Archive for June, 2014

And Running

The Mayor kind of tooted her own horn in the Chron yesterday. She wants to stay in public office.

I don’t have a problem with that. Of course, if she wants to run for Guv, it might have to wait until 2022 when Guv Davis finishes her second term. Here is from the Chron:

(Mayor) Parker said she would be interested in running for any number of statewide positions when her third and final two-year term is up in 2016 – even Texas’ top job.

“I would absolutely consider a statewide ballot effort for the right seat,” Parker told the Houston Chronicle, adding that she doesn’t have an exact plan drawn up at this time. “And as the CEO of the 4th largest city in America, I could be the governor of Texas.”

The 58-year-old said she would be “eminently qualified” to be comptroller of public accounts, Texas land commissioner or sit on the three-member Texas Railroad Commission.

Here is the problem. Once she leaves office at the end of 2015 she is out of the spotlight. It is kind of hard to get noticed when you are no longer in office. Nobody pays attention to you. Good luck!

In today’s Chron the Mayor makes it clear she wants to shut down Gus Wortham Golf Course and turn it into a botanical gardens. Well why not shut down the other City golf courses that are losing money? Here is from the Chron:

Mayor Annise Parker believes the botanic garden would be a better use of the city-owned Wortham property, but said local residents and district Councilman Robert Gallegos want the site to remain a golf course.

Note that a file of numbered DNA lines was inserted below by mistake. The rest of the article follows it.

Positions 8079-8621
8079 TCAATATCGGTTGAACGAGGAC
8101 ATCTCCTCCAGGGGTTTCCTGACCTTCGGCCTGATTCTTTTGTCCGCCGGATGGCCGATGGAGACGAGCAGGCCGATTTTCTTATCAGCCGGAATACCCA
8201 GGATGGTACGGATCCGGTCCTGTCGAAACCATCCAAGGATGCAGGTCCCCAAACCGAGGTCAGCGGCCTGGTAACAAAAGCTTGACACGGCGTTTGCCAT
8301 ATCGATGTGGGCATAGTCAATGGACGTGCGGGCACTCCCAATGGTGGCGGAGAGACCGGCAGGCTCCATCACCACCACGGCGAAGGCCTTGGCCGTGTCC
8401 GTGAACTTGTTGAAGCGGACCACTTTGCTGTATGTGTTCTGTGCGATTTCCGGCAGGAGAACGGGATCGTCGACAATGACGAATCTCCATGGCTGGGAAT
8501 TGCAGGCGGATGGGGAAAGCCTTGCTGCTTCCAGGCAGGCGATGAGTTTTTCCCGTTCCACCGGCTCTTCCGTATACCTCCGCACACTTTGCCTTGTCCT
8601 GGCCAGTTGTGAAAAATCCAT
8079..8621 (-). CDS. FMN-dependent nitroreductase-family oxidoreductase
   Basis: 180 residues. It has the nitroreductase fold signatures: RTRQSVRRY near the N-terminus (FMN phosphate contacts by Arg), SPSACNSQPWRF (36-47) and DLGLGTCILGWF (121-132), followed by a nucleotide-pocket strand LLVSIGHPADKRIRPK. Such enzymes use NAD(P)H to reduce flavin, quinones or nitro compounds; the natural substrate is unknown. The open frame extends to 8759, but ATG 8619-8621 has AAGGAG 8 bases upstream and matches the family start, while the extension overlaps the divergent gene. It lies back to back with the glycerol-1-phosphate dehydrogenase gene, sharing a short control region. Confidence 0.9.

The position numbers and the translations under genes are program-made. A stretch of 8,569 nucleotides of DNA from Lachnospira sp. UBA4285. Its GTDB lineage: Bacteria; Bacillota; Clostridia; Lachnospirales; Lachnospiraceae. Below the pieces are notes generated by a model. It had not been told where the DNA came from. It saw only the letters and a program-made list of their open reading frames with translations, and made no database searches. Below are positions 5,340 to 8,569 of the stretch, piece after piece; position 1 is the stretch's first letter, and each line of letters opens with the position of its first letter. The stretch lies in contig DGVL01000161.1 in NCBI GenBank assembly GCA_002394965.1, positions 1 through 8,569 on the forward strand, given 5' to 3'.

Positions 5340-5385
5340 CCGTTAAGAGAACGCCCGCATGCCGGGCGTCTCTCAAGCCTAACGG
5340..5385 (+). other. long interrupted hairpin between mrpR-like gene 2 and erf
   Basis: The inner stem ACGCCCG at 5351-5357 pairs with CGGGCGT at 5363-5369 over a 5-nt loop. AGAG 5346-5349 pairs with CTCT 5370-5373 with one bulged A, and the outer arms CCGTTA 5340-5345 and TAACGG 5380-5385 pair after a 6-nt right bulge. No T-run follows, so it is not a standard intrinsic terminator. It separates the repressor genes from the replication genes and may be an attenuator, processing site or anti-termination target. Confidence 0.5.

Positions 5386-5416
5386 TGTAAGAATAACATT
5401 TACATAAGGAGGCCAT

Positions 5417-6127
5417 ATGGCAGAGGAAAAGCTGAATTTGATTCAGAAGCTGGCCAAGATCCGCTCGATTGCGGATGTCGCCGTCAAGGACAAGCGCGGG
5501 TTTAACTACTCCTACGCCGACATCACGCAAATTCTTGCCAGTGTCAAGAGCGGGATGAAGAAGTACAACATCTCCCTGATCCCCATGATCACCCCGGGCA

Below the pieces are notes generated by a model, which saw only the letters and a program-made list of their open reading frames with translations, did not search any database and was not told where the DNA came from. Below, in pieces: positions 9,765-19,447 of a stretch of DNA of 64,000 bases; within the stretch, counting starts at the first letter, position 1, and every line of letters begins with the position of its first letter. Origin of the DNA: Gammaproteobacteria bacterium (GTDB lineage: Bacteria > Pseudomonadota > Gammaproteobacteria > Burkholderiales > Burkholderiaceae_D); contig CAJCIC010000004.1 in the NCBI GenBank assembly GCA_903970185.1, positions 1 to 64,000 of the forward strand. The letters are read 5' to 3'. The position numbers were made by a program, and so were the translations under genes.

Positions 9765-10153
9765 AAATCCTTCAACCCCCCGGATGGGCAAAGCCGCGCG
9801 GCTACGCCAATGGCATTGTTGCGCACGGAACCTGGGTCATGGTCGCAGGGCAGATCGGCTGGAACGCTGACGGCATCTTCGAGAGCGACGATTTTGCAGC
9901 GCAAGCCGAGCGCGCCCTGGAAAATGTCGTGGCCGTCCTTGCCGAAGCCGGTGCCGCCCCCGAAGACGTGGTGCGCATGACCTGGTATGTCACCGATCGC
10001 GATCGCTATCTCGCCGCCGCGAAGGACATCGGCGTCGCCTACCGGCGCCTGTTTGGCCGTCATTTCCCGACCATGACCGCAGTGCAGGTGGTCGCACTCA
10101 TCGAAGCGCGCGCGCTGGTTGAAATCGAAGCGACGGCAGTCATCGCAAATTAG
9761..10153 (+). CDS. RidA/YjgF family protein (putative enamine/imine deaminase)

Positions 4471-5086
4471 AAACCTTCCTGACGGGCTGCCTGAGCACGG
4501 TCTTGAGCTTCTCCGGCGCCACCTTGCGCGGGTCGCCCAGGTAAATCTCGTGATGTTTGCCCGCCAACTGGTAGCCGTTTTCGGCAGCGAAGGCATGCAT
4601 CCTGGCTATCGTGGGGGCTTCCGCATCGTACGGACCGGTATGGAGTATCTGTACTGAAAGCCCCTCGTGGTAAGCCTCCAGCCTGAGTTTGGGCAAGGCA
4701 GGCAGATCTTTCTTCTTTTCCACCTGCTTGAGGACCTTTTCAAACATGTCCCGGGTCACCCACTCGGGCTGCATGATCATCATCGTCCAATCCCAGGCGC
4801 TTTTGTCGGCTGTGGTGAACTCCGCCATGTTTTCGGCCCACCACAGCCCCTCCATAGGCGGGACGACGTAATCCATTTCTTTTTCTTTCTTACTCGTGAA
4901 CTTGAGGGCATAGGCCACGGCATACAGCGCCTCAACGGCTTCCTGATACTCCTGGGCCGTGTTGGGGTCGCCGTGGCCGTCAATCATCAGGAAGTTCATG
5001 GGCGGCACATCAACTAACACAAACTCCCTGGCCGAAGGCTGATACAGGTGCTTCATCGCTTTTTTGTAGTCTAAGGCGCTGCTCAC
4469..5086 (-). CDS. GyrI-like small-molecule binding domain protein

“The term sheets we’re discussing with them have clear benchmarks: ‘You must raise X amount of dollars by this date,’ ” Parker said. “I intend to have a botanic garden as a backup if they are not able to raise the money that would be necessary to transform the golf course to what it should be in order to be a first-class golf course.”

Jose Altuve is on a roll so to speak. I will be surprised if he is not the AL Player of the Month of June. Altuve made his MLB debut in July of 2011. Name the ‘Stros starting second baseman on opening day of 2011?

My favorite State Rep. after Carol Alvarado pi__ed off the GOP this past weekend over his take on “GOP”. Check this news story:

Republican gubernatorial nominee Greg Abbott‘s campaign blasted remarks made by state Rep. Trey Martinez Fischer at the Texas Democratic Convention in Dallas, calling them inappropriate and symptomatic of the party’s recklessness.

Martinez Fischer, well-known for his penchant for throwing bombs at his colleagues across the aisle, has been especially on point this weekend. During his speech to the full convention Friday, Martinez Fischer said “GOP” stood for “gringos y otros pendejos.” His office has also been handing out six Lotería cards to delegates, one depicting a red-faced Abbott as “El Diablito.”

“Wendy Davis and her allies beliefs that all Anglos and Republicans are ‘gringos’ and ‘pendejos’ is both despicable and insulting to the hundreds of thousands non Anglos that support Greg Abbott, including his own multicultural family,” Abbott campaign spokesman Avdiel Huerta said of the Fort Worth state senator, who accepted the state Democratic Party’s nomination for governor Friday.

“Instead of trying to sell her out of touch ideas like ObamaCare and higher taxes, it appears Sen. Davis new strategy is one of desperation,” Huerta added. Abbott’s wife Cecilia is Mexican American.

Martinez Fischer had this to say in response: “I stand by my words. I did not know Greg Abbott was at the convention to hear me, and if I had known that I would told him directly to his face.”